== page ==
Amazon Worldwide Consumer CEO Dave Clark resigns

Dave Clark, senior vice president of global operations at Amazon.

Lindsey Wasson | Reuters

Dave Clark, CEO of Amazonof the global consumer company and a top lieutenant to CEO Andy Jassy, ​​will step down on July 1, after 23 years with the company, Amazon announced in a regulatory filing Friday.

Amazon has not named a replacement for Clark. In a blog post Announcing his exit, Jassy said Amazon is firming up a succession plan for Clark and will announce an update “in the coming weeks.”

“The past few years have been some of the toughest and most unpredictable we’ve encountered in Amazon’s consumer business history, and I particularly appreciate Dave’s leadership during this time,” Jassy said.

In a tweet, Clark said he felt it was a good time to leave Amazon.

“As much as I loved the ride, it’s time for me to say goodbye to start a new journey,” Clark said in an email to employees, which he shared on Twitter. “For some time I discussed my intention to leave Amazon and with my family and others close to me, but I wanted to make sure the teams were in place to be successful. has come.”

Clark is one of Amazon’s few most important executives, overseeing the company’s sprawling retail business, and a member of Jassy’s S-Team, a tight-knit group of more than a dozen. senior executives from nearly every area of ​​Amazon business. He returned to the role in 2020 after Jeff Wilke resigned.

As CEO of Amazon’s global consumer business, Clark oversees a number of key units, including online stores, brick-and-mortar stores, third-party seller marketplace and Amazon Prime subscription business, all of which generated more than 75% of Amazon’s revenue in the quarter ended March 31.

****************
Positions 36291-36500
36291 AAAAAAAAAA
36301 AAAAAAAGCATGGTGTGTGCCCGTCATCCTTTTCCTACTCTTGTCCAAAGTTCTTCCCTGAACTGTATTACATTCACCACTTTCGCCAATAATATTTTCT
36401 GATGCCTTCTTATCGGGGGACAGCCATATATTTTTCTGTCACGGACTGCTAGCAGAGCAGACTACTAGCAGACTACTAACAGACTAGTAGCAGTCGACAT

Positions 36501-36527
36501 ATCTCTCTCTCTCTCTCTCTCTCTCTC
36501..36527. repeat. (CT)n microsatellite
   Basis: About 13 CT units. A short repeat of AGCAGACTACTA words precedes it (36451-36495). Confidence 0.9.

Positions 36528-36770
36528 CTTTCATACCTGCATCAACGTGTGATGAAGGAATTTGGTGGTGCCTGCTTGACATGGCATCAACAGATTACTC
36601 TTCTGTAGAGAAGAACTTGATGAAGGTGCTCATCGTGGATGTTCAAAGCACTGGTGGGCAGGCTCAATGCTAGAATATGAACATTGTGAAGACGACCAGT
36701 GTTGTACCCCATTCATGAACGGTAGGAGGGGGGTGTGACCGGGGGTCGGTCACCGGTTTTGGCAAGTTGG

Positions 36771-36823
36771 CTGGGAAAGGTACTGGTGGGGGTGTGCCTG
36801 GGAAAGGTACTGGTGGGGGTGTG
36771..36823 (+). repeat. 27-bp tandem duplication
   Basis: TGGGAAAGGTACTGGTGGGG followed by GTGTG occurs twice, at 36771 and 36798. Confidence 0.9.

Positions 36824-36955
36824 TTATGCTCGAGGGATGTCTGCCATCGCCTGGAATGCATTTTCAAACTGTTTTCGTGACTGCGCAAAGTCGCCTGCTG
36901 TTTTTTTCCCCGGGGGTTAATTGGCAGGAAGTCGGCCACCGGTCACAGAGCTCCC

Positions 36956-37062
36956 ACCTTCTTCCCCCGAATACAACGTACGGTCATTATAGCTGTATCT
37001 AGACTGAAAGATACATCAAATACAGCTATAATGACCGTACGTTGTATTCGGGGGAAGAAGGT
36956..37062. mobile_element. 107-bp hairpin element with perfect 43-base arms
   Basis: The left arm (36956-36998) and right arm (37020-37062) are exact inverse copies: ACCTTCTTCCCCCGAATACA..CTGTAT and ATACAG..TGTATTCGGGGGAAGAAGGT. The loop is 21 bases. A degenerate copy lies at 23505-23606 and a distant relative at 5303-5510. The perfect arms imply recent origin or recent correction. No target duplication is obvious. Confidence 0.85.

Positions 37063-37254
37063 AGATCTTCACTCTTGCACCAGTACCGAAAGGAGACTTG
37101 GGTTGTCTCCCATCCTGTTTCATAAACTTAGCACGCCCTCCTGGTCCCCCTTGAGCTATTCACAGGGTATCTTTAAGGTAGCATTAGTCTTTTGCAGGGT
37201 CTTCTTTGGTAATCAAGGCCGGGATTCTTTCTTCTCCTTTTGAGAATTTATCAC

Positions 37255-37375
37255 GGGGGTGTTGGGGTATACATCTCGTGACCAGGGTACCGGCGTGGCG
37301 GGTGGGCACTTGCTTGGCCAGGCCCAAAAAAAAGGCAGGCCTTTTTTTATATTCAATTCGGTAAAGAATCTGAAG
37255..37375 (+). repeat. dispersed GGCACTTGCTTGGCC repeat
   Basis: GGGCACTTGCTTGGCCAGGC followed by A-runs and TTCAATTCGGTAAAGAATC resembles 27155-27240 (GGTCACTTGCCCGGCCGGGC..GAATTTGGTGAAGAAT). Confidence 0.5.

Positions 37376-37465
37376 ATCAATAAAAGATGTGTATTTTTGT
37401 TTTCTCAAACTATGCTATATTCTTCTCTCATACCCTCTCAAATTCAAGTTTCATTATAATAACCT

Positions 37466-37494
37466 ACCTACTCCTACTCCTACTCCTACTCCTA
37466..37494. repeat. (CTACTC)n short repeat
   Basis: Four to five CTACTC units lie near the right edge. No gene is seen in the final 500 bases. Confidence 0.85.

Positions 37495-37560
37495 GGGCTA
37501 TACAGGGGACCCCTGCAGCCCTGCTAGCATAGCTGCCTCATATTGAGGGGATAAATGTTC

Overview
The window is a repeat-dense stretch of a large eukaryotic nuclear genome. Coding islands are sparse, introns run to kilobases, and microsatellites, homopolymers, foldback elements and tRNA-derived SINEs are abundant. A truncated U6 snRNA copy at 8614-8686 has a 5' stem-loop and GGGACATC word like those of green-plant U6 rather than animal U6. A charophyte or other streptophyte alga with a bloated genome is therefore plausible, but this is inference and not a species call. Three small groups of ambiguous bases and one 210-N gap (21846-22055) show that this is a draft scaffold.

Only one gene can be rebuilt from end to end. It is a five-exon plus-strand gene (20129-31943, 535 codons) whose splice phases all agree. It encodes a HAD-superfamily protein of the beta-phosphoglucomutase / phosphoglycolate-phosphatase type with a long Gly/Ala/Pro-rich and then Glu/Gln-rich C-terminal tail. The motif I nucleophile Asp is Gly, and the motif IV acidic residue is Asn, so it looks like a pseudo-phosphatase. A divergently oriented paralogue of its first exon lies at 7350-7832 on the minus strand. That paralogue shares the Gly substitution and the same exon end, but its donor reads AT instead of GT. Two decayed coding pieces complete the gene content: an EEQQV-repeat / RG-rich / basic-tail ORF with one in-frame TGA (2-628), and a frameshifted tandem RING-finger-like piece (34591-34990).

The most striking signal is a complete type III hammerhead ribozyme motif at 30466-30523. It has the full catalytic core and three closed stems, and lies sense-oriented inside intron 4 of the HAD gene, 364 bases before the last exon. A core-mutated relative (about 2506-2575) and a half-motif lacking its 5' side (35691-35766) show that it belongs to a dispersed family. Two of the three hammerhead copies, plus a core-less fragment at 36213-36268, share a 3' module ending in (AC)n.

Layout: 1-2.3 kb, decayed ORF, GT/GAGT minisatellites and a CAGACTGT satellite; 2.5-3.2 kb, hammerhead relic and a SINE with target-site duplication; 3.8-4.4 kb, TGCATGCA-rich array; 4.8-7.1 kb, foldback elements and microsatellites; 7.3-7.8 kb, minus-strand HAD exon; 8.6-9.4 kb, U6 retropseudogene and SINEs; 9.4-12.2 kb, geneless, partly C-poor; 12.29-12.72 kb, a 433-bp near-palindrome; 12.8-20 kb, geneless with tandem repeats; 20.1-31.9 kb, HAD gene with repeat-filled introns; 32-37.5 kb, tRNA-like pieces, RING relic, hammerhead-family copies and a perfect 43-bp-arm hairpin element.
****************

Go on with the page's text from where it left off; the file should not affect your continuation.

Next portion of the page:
Amazon’s retail unit has seen explosive growth during the coronavirus pandemic amid a general e-commerce boom, but the company has started to show cracks in recent quarters. In April, Amazon said revenues grew 7% in the first quarter, compared to a 44% expansion in the same period a year earlier.

On Friday, Jassy said Amazon was focused on improving its consumer business, a sentiment he echoed at the company’s annual shareholder meeting last week. He tell the shareholders Amazon is “working hard” to cut costs and improve profitability in its retail business.

Clark joined the company’s operations division in 1999 and quickly rose through the ranks. He is credited with scaling Amazon’s fulfillment and logistics programs, which became the backbone of its retail business. His keen eye for identifying weaknesses in his logistics operations earned him the in-house nickname “The Sniper”. Bloomberg reported.

Clark is the latest member of Bezos’ former inner circle to leave the company. Wilke, who was the head of the consumer sector and seen as a potential successor to Bezos, announced his departure in 2020 and resigned last year. Steve Kessel, who built the original Kindle and then took over the physical store division, said to employees at the end of 2019 that he was leaving.

Clark is one of Amazon’s highest paid executives. He received total compensation of $56 million last year, compared to $46.3 million in 2020. Almost all of that was in the form of stock awards, as his annual salary is not than $175,000.

In 2021, Clark and Jassy were granted special long-term restricted stock tied to their promotions. Clark received 16,000 restricted shares which were to vest each year until 2025.

Just last week, Amazon shareholders narrowly approved the company’s executive compensation plan for senior executives. Two investor advisory firms had recommended stakeholders reject the plan, saying it was excessive and did not reflect the company’s performance. Only 56% of shareholders voted to approve the compensation packages, down from 81% the previous year.

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